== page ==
Internal Microsoft email messages highlight Windows’ weaknesses, lock-in strategies

“The European Commission’s report on Microsoft sheds new light on a corporate culture and business practices that led regulators to sanction the company last month for anticompetitive practices,’ Michael Parsons reports for CNET News. “The 300-page document delves in part into internal e-mails that executives of the software maker have written in recent years, often with a strikingly blunt perspective on the weaknesses of Microsoft’s software.”

“In a section describing the way that Microsoft’s Windows operating system has become a ‘must-carry’ product for PC vendors, the Commission quotes from an internal memo drafted for Chairman Bill Gates by C++ general manager Aaron Contorer in 1997,” Parsons reports. “In the e-mail, Contorer outlines why he thinks customers have stuck with Windows despite Microsoft’s shortcomings. He attributes their loyalty to the high costs of switching away from their existing heavy investment in the Windows application programming interfaces (APIs).”

“‘The Windows API is so broad, so deep, and so functional that most ISVs would be crazy not to use it. And it is so deeply embedded in the source code of many Windows apps that there is a huge switching cost to using a different operating system instead,’ the e-mail reads. In the EU report, Contorer’s e-mail says that the API investment is what has kept customers using Microsoft’s software when alternatives were available,” Parsons reports “‘It is this switching cost that has given the customers the patience to stick with Windows through all our mistakes, our buggy drivers, our high TCO (total cost of ownership), our lack of a sexy vision at times, and many other difficulties,’ the e-mail said. ‘Customers constantly evaluate other desktop platforms, (but) it would be so much work to move over that they hope we just improve Windows rather than force them to move.'”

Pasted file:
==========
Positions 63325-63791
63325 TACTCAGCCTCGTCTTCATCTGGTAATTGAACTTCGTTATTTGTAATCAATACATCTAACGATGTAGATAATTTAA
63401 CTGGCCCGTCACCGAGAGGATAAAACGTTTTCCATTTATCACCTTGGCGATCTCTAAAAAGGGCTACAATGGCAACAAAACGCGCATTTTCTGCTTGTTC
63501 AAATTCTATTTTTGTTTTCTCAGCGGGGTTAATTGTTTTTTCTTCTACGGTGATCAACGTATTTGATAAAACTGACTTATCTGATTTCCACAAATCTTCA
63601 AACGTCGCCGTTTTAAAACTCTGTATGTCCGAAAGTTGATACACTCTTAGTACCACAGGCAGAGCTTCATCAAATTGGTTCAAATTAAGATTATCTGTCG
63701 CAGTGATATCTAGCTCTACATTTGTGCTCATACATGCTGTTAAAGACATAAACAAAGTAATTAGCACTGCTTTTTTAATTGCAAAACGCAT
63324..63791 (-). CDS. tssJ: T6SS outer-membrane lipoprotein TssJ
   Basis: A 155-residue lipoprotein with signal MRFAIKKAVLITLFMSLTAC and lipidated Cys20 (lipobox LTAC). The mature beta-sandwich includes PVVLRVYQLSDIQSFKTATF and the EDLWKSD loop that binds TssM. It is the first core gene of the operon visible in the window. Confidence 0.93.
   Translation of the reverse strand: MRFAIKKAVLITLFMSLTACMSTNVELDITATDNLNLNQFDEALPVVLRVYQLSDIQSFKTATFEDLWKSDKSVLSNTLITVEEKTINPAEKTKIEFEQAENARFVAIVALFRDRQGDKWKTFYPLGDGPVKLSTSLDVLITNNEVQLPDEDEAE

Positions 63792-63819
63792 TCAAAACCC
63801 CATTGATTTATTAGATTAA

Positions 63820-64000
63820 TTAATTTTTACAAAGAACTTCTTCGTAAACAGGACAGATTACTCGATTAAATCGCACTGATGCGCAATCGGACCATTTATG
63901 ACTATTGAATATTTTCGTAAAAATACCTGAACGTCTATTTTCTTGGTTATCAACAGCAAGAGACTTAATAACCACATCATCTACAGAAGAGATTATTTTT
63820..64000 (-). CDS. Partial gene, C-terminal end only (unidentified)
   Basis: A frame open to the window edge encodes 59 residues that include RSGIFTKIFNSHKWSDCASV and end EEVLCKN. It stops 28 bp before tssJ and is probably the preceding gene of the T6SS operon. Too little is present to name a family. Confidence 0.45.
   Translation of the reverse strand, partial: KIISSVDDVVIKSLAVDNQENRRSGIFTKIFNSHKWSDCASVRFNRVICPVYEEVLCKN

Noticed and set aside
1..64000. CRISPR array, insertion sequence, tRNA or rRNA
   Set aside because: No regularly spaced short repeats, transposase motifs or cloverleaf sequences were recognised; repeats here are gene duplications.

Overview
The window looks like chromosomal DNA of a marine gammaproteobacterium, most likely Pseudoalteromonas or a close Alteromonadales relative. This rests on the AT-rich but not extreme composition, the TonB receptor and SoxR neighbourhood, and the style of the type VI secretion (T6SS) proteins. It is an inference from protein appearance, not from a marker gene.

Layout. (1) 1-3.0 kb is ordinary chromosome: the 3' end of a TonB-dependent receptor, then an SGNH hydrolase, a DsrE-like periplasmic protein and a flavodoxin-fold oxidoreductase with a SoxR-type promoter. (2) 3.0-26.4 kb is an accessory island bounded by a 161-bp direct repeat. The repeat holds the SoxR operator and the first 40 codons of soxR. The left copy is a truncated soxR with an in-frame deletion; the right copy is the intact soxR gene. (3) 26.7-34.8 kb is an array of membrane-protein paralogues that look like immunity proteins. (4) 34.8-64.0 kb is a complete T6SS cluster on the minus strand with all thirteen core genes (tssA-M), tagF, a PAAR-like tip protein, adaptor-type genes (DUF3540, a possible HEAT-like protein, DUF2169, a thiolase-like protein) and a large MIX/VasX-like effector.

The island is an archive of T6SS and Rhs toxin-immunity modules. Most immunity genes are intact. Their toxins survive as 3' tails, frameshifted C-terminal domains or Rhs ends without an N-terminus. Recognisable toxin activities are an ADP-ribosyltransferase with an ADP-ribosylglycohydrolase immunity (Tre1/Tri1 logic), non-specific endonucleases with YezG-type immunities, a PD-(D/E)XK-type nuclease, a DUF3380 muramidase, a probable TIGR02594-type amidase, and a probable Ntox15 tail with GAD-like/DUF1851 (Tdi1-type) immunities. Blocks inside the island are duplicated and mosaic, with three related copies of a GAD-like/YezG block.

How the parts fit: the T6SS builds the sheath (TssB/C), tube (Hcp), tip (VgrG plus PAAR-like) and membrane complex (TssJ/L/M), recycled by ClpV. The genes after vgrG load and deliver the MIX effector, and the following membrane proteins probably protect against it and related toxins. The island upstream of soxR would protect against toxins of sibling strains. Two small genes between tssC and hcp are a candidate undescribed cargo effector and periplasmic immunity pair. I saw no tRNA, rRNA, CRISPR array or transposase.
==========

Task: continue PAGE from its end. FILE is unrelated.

Full article here.

MacDailyNews Take: Perhaps never before have so many been so abusively manipulated while actually paying for the pleasure.

Related MacDailyNews article:
Defending Windows over Mac a sign of mental illness – December 20, 2003

50 Comments

  1. “In short, without this exclusive franchise called the Windows API, we would have been dead a long time ago”

    Well i am not surprised. Although I am surprised that MSFT admits this to themselves. I think Thurott is going to have an epilectic attack if he reads and understands this.
    He has been duped. Who would have thought.

  2. This should be publicized. This deserves to be publicized.
    This is so juicy…why should any of the news media shy away from this? But my bet is that we will only read this quote on this site and maybe a few others. How more obvious can anyone get for Win$in tactics?? And in the process, they even admit their shortcomings. If the media, Mac media, and Mac users need admitted juicy shortcomings from Micro$in, this is it here right in your face.

  3. “patience to stick with Windows through all our mistakes, our buggy drivers, our high TCO (total cost of ownership), our lack of a sexy vision at times, and many other difficulties”

    This MUST be plastered on every billboard, web banner and executive washroom around.